Filmmaker aims to save our oceans

The first in a 20-film series about the urgent need for marine conservation is released from Greg MacGillivray, a Laguna Beach-based director of IMAX films.

April 19, 2012|By Imran Vittachi
  • IMAX filmmaker Greg MacGillivray, left, stands with his son Shaun in the company's viewing theater at their Laguna Beach office.
IMAX filmmaker Greg MacGillivray, left, stands with… (DON LEACH, Coastline…)

A jumble of vintage cameras and other cinematic treasures that date to the magical beginnings of moving images fills Greg MacGillivray's upstairs corner office.

Next to a staircase in the hallway to his office at the MacGillivray Freeman Films company is a row of cameras, more modern and personal ones that have defined the stages in the Laguna Beach filmmaker's life and long career.

There is his first camera, a Kodak, which MacGillivray acquired at age 10, along with the 8-millimeter camera he used to make his first films during his days as a teenager growing up in Corona del Mar and surfing at Big Corona. And, of course, there's the 16-millimeter Bolex. He and his late buddy and business partner, Jim Freeman, used it to make "Five Summer Stories," a cult classic among the surfing set, and other surfing films in the 1960s and 70s.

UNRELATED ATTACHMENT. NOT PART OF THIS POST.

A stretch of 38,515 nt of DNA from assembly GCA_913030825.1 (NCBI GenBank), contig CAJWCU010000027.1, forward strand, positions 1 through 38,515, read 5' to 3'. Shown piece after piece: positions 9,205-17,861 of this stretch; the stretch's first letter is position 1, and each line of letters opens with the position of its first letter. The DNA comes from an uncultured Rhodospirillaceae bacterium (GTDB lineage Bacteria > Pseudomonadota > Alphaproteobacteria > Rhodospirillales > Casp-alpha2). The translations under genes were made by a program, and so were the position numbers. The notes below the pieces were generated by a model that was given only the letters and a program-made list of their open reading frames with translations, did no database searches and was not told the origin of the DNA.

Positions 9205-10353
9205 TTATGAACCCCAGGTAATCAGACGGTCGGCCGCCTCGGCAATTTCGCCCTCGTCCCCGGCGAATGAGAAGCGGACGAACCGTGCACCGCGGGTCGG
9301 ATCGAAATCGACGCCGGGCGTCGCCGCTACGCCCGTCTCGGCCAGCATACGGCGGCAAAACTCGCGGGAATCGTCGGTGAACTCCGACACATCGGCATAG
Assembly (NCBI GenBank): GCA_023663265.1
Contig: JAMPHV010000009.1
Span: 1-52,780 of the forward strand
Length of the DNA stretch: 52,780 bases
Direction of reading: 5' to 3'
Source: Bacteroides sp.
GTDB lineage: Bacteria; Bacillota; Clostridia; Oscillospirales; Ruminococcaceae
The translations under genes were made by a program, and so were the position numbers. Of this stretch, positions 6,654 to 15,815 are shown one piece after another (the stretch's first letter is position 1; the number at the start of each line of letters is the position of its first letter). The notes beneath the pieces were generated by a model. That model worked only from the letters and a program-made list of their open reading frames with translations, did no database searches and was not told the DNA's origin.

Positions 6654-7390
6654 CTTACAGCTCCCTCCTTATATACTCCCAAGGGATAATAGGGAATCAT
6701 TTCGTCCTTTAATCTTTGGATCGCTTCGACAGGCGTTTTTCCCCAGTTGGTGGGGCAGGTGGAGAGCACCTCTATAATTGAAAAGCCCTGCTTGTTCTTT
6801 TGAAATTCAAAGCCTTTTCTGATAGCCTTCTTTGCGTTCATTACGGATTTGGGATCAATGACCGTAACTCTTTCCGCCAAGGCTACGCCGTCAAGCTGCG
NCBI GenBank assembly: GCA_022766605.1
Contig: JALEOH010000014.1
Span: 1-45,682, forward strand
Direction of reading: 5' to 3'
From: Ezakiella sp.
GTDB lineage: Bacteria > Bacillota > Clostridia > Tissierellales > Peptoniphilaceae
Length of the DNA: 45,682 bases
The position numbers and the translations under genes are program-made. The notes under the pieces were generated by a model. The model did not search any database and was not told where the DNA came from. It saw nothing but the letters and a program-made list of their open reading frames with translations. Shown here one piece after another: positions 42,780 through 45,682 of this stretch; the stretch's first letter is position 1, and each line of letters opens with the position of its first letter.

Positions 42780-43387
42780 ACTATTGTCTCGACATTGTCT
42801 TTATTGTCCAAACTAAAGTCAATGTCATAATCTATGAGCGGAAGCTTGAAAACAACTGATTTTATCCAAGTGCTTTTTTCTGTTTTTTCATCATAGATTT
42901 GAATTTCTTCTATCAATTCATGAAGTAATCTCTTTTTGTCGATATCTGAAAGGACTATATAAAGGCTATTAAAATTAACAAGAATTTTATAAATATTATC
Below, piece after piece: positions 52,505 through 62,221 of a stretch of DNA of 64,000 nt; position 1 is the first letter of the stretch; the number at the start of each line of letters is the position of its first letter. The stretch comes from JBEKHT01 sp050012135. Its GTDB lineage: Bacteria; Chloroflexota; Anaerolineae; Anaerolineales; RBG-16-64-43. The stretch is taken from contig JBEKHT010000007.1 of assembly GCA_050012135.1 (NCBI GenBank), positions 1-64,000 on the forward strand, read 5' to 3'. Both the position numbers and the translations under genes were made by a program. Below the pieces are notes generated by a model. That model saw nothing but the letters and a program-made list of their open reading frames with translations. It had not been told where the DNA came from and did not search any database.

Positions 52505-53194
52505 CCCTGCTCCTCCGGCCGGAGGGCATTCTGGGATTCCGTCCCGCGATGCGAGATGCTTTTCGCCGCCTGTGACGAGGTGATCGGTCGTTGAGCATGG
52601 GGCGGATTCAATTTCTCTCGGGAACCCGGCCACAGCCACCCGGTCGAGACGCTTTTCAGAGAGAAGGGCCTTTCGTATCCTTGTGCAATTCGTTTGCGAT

Freeman died in a helicopter crash in 1976, but MacGillivray went onto become a filmmaker known for his mastery of bulkier cameras that make films in the high-resolution IMAX documentary format.


On Friday, MacGillivray, now 66, will reach another highway mile marker in his career with the release of "To The Arctic," the first film in an ambitious campaign to make 20 IMAX films in as many years.

Combined with planned television programs and related content presented through different media, the so-called One World One Ocean campaign aims to reach a billion people and raise public awareness about what MacGillivray and other marine conservationists see as an urgent need to safeguard planet Earth's oceans and their animal and plant life.

The campaign will unfold under the auspices of an umbrella group, the One World One Ocean Foundation, a nonprofit co-founded by MacGillivray and his wife, Barbara, two years ago.

The goal, he explained, is to communicate "to the public through entertainment, through things that are easy to do why the ocean is important and how we can make a big difference at home: how we can choose seafood more carefully, how we can reduce our plastics' use and how we can help support what we like to call fish banks — areas that are set aside to regenerate fish stocks that used to be there, and will rebound and be there again if we just give it a rest for a while."

In his view, for the campaign to be effective, it's critical that it be a sustained and consistent one that engages people in such a way that they continue to pay attention to this environmental cause.

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